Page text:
Then Peter came up and said to him, “Lord, how often will my brother sin against me, and I forgive him? As many as seven times?” Jesus said to him, “I do not say to you seven times, but seventy times seven.” Matthew 18:21-22
You gotta love Peter. He is the most memorable disciple in the gospels, and probably the most likable. He is outspoken, emotional, devoted, and messed up – like all the best Bible characters, and all the best Christians.
Here, like a good Jew, and like a man accustomed to legalism and moralism, he asks Jesus for a hard-and-fast rule on forgiveness. He wants something straightforward he can follow, check off, and give to God, like a temple sacrifice. Jesus says, “No, Peter, you don’t get a rule. I want something incredibly more difficult from you: an ongoing, untiring attitude of forgiveness.” Jesus does that a lot, if you haven’t noticed.
I read somewhere – I forget where – that forgiveness means absorbing the wrong done to you, absorbing the blow, as if someone punches you in the gut, and you just take it. I think that’s a decent image, but it makes forgiveness sound passive. I think Jesus’ image is better, found in the next twelve verses of Matthew 18: forgiveness is like waiving a debt. When someone waives a debt, does it disappear? Of course not – someone must pay either way, and if it’s not the debtor, then it’s the lender. That is what forgiveness is like. “I’ll pay the debt you owe me.”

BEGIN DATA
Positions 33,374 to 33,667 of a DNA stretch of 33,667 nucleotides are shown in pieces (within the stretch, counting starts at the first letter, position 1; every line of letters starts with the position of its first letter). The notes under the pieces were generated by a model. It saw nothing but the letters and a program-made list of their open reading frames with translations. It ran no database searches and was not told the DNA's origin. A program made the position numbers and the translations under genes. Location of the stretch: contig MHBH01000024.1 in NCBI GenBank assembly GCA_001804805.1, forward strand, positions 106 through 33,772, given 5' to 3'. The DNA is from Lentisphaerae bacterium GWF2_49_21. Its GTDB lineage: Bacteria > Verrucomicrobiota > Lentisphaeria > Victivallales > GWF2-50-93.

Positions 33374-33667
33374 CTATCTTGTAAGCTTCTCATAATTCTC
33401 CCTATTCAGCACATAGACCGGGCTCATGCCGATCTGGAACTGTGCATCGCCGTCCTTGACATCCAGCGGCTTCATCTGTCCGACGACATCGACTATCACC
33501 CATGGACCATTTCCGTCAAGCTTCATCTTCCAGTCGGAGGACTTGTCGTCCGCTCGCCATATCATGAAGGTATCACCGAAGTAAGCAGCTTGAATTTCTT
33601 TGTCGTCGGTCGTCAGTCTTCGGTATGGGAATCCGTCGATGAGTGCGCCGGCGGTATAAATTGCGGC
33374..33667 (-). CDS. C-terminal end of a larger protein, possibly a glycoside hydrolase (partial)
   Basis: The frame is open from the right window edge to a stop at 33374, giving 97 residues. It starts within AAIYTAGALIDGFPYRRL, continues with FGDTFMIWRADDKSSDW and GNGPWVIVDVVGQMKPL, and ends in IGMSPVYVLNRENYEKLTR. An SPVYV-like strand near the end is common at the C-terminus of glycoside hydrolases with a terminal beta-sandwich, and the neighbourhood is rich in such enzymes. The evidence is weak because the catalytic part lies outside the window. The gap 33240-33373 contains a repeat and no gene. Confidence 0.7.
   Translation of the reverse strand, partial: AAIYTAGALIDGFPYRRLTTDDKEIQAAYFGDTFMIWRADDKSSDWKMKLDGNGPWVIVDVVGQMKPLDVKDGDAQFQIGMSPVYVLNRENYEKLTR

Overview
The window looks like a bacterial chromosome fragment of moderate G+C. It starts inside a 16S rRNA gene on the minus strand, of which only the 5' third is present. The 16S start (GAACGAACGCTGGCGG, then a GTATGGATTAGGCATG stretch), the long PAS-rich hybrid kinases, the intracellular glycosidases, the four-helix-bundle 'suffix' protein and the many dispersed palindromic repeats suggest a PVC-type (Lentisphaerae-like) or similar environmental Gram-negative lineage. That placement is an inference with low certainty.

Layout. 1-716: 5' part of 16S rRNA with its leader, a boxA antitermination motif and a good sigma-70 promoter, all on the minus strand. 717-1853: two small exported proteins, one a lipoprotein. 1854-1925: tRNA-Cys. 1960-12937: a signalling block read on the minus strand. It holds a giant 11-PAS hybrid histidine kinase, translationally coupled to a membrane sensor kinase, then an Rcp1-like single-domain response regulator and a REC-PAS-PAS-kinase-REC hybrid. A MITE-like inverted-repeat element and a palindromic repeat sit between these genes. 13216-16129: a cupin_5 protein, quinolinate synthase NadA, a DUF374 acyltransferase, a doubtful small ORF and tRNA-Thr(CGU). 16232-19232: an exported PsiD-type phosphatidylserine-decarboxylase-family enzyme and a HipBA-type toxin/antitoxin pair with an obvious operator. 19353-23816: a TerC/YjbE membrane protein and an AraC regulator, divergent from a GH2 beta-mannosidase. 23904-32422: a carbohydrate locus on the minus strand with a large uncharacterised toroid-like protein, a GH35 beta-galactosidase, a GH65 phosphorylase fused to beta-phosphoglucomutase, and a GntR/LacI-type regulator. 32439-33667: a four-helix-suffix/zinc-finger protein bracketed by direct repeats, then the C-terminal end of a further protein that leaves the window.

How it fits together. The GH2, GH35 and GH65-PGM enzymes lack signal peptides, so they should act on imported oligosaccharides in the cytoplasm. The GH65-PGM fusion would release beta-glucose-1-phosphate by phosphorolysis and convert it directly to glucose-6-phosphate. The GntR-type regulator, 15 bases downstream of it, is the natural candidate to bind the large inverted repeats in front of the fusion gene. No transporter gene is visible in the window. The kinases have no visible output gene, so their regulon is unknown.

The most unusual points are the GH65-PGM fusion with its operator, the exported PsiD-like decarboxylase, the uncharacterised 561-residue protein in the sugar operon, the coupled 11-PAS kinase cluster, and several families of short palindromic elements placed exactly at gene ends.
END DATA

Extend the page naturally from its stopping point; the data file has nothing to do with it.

Isn’t that just what Jesus’ forgiveness is like? We owe God our whole existence, but we steal it for ourselves and waste it on ourselves, and rack up a massive debt – a million gazillion dollars, or 10,000 talents if you like. In all fairness, God ought to demand we pay our debt (which of course we can never do) and throw us all in hell until we do. Instead he sends Christ, who earns our million gazillion dollars and says, “Come to me and I’ll pay your debt. Come and share in my inheritance.” For those who believe, Christ’s payment is final and will not be demanded again, if you can believe it. His check clears, always. Trust in that.
It is Jesus’ kind of debt-paying, irrevocable forgiveness that we must imitate. We ought to expect it to be costly because, clearly, by nature, forgiveness is expensive.
If Peter has the most back-and-forth, passionate personality in the New Testament, David claims that title for the Old Testament. He wrote some of the most emotional literature in the Bible, called the Psalms of David, of which a considerable part is angry. Christians and skeptics sometimes have difficulty dealing with the so-called imprecatory psalms, which I understand, but do not take very seriously unless the critic, or one of his or her loved ones, has undergone oppressive, violent suffering and betrayal at the hands of brutal people for some length of time (and I do not recall hearing of any critic like that). I think the Holy Spirit included the imprecatory psalms very intentionally, and as odd as it may sound, I think they teach us something critical about forgiveness.